The county has set up four drive-through vaccination sites in Snohomish County –, at the Arlington Airport, Paine Field, Edmonds College and the Monroe State Fairgrounds. For more information and to check on availability for the drive-thru sites, click here.

A list of all vaccination sites statewide is available here.

Use the state’s phase finder tool at http://findyourphasewa.org to determine your eligibility to be vaccinated. Once you become eligible, appointments at the various clinics can be set up at the appointment booking website.

But despite efforts to increase availability, people who try to set up appointments continue to experience difficulties as many sites are booked out. As new clinics and vaccination sites open, the hope is all Washingtonians who want to be vaccinated can do so by mid-year. Officials continue to advise people to be patient as they scramble to add more clinics and work to increase supplies.

Check this report’s “Washington state situation” section below to see details of our progress with vaccinations.

In other developments, the new public health measures outlined in Gov. Inslee’s Healthy Washington plan continue. The plan divides the state into multi-county regions, all of which were initially in Phase 1, the most restrictive category. Unlike the former Safe Start program, these groups do not need to apply to advance to a less restrictive stage – this is now determined by data collected and compiled by the State Department of Health.  As of this week, two regions – Puget Sound and West – have been approved to move into Phase 2. Details of how the guidelines apply to various businesses and other groups are available here.  See more in the Washington State Situation section of this report below.

To help you, our readers, stay updated on the continuing battle with the pandemic, here once again are the latest numbers, charts, and statistics from the world to our own backyards.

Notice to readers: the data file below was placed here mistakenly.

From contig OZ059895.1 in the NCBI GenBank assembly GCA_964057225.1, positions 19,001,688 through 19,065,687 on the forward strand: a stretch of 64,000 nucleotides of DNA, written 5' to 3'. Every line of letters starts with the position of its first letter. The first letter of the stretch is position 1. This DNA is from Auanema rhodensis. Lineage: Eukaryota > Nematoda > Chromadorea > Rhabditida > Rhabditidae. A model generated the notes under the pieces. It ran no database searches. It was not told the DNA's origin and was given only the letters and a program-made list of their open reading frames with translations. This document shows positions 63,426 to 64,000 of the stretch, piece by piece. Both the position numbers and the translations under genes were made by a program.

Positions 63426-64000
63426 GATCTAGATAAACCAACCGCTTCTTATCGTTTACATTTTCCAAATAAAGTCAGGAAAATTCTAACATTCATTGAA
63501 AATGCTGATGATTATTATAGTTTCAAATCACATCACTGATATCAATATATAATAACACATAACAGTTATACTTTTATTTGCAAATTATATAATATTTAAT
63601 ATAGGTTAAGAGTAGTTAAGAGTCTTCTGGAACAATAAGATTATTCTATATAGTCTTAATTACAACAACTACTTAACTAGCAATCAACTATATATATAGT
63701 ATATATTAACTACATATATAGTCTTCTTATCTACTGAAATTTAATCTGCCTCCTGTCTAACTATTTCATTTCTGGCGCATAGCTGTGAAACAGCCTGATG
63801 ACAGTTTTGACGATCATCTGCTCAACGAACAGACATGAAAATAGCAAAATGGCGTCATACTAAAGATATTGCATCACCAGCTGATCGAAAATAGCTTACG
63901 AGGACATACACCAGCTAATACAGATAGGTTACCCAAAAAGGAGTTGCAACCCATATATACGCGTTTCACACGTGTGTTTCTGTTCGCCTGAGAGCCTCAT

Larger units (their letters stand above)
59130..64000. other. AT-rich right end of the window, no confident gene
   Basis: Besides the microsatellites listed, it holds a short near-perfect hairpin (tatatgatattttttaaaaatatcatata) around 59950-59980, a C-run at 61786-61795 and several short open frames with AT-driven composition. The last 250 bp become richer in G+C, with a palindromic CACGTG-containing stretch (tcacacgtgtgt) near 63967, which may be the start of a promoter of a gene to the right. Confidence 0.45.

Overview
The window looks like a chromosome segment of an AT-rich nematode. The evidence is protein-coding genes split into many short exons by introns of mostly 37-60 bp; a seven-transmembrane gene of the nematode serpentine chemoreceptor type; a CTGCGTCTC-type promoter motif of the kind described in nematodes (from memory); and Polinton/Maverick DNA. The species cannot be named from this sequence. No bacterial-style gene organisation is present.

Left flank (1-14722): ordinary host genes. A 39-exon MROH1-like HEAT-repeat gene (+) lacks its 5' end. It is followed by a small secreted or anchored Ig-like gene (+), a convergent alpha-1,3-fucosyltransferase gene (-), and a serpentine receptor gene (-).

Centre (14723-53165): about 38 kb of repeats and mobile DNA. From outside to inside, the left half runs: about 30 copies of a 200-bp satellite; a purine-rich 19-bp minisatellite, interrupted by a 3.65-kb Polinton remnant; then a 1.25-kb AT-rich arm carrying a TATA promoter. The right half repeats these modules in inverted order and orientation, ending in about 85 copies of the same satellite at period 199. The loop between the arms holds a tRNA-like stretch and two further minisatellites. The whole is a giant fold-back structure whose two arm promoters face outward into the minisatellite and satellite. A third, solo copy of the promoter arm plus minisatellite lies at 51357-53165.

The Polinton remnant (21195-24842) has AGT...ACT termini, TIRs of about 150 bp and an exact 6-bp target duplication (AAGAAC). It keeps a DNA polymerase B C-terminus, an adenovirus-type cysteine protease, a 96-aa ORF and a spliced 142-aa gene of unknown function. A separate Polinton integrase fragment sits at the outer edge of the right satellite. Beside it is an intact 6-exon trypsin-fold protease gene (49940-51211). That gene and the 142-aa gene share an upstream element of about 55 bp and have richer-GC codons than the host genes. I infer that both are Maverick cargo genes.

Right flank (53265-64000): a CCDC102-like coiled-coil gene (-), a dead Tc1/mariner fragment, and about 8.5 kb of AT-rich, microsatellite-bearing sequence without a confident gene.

The world and national situation:

 This week’s global COVID case count as reported by Johns Hopkins University shows just shy of 4 million additional cases, pushing the count since the start of the pandemic a year ago past the 100 million milestone, while adding 100,000 new COVID deaths. The United States case count dropped for the third week in a row, with 1 million new cases added, down from 1.2 million last week. The U.S. total now stands at more than 26.3 million since the start of the pandemic, with 445,000 deaths. Despite the second week of slowing increases, the U.S. continues to lead the world in both these measures.

When viewed as deaths per 100,000 population, the U.S. remains in fourth place worldwide in COVID death rates, with 138,47 deaths per 100,000 population, up from 128.67 last week. (Mortality chart from Johns Hopkins University).

Overall trends since April 2020 in the United States are summarized in the charts below from the COVID Tracking Project.  Note the recent encouraging declines in new cases, hospitalizations and deaths.

 

The Washington state situation:

Statewide, the numbers have leveled off slightly this week. The most recent (Jan. 31) state overview from the Washington Department of Health shows the confirmed case count at 299,098, a gain of 10,150, down from 11,500 last week. Deaths now stand at 4,318, gaining 170 from last week.

The statewide daily new case count as of Jan. 31 continues to back off from the Dec. 11 high of 4,111 — as shown in this chart from DOH — and continues the declining trend begun two weeks ago. Note that here – as with all DOH charts – the grey bars indicate data that are incomplete and still being tabulated.

The Jan. 31 case rate of 337.5 (cases per 100K population, 2-week rolling average) is down almost 100 points from the previous week’s rate of 431.5.  It continues to remain well above the state goal of 25.